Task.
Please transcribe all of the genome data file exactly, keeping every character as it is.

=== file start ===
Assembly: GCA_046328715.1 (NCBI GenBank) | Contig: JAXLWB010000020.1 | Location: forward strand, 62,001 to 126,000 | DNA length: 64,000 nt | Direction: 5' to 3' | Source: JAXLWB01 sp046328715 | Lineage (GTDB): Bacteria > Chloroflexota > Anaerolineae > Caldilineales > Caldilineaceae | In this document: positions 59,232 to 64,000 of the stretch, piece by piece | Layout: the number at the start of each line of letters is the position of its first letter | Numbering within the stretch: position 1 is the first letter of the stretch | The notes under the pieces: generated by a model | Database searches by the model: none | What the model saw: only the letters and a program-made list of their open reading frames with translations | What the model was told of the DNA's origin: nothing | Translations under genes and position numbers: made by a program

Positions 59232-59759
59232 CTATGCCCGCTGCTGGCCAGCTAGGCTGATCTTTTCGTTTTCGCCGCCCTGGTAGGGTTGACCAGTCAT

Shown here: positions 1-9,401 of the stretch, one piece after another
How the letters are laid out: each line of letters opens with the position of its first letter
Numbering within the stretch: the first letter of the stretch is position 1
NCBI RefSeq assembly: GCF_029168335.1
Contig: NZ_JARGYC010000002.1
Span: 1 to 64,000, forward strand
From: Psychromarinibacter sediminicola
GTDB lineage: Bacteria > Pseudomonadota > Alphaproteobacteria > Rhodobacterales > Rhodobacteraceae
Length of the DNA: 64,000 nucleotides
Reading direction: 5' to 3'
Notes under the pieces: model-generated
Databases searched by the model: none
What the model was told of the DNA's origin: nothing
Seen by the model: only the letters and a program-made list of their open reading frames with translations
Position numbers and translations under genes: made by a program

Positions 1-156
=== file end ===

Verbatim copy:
Assembly: GCA_046328715.1 (NCBI GenBank) | Contig: JAXLWB010000020.1 | Location: forward strand, 62,001 to 126,000 | DNA length: 64,000 nt | Direction: 5' to 3' | Source: JAXLWB01 sp046328715 | Lineage (GTDB): Bacteria > Chloroflexota > Anaerolineae > Caldilineales > Caldilineaceae | In this document: positions 59,232 to 64,000 of the stretch, piece by piece | Layout: the number at the start of each line of letters is the position of its first letter | Numbering within the stretch: position 1 is the first letter of the stretch | The notes under the pieces: generated by a model | Database searches by the model: none | What the model saw: only the letters and a program-made list of their open reading frames with translations | What the model was told of the DNA's origin: nothing | Translations under genes and position numbers: made by a program

Positions 59232-59759
59232 CTATGCCCGCTGCTGGCCAGCTAGGCTGATCTTTTCGTTTTCGCCGCCCTGGTAGGGTTGACCAGTCAT

Shown here: positions 1-9,401 of the stretch, one piece after another
How the letters are laid out: each line of letters opens with the position of its first letter
Numbering within the stretch: the first letter of the stretch is position 1
NCBI RefSeq assembly: GCF_029168335.1
Contig: NZ_JARGYC010000002.1
Span: 1 to 64,000, forward strand
From: Psychromarinibacter sediminicola
GTDB lineage: Bacteria > Pseudomonadota > Alphaproteobacteria > Rhodobacterales > Rhodobacteraceae
Length of the DNA: 64,000 nucleotides
Reading direction: 5' to 3'
Notes under the pieces: model-generated
Databases searched by the model: none
What the model was told of the DNA's origin: nothing
Seen by the model: only the letters and a program-made list of their open reading frames with translations
Position numbers and translations under genes: made by a program

Positions 1-156